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Following the idea using awk, I ended up using: dpkg --get-selections \ # get the list | grep -v deinstall \ # throw away deselected packages | grep ':i386' \ # get the i386 arch packages | sed 's/install//g' \ # drop 'install' to get list | sed 's/:i386/:amd64/g' \ # replace i386 ...


The only reason I know of is if you don't have a 64-bit CPU. The host OS doesn't matter, and if hardware virtualisation is not enabled (vtx in BIOS settings) you can still create the VM but it will tell you what's wrong when you try to start it.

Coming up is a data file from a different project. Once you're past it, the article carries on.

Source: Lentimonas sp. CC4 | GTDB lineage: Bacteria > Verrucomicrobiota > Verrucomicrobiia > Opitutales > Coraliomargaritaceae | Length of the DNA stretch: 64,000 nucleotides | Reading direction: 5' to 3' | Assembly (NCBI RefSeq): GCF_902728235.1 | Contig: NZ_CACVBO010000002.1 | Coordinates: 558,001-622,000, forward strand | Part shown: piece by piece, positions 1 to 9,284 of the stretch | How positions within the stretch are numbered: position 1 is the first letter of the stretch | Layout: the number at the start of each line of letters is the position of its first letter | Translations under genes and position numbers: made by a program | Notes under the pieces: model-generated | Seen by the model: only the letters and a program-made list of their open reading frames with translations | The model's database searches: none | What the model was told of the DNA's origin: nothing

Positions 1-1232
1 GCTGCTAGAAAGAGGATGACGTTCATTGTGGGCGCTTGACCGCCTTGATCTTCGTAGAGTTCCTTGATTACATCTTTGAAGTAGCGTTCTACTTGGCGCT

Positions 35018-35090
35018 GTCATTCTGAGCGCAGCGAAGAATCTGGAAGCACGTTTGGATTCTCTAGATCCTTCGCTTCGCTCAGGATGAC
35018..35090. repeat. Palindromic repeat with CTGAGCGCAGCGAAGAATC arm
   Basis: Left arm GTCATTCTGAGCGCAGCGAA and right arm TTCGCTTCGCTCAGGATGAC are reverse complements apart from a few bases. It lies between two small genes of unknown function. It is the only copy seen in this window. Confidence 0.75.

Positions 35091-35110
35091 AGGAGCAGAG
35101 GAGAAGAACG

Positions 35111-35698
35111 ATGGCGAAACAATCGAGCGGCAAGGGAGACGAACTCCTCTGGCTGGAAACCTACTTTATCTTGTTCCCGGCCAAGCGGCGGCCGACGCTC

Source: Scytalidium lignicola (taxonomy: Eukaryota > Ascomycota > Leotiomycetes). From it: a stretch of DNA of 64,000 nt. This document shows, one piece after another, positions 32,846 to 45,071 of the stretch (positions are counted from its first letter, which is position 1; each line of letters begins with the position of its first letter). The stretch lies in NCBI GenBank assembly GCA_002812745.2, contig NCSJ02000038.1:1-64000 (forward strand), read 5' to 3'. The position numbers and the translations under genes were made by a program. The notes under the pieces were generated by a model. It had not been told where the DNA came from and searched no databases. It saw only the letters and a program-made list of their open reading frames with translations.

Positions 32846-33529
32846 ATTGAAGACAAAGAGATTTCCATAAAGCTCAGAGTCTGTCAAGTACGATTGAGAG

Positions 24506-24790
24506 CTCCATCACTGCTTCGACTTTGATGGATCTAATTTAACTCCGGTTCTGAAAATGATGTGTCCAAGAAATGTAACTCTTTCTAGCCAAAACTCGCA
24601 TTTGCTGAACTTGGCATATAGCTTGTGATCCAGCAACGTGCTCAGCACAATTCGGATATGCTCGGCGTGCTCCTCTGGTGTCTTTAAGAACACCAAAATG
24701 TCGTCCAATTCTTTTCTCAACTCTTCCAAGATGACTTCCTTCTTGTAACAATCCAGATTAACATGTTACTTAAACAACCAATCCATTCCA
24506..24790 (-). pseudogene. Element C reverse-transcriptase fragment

You need to create a 64bit virtual machine. The bitness of the host OS is irrelevant, it's the VM that needs to be 64bit. From the VBox website (emphasis mine): 64-bit guests VirtualBox supports 64-bit guest operating systems, even on 32-bit host operating systems, provided that the following conditions are met: You need a 64-bit processor ...

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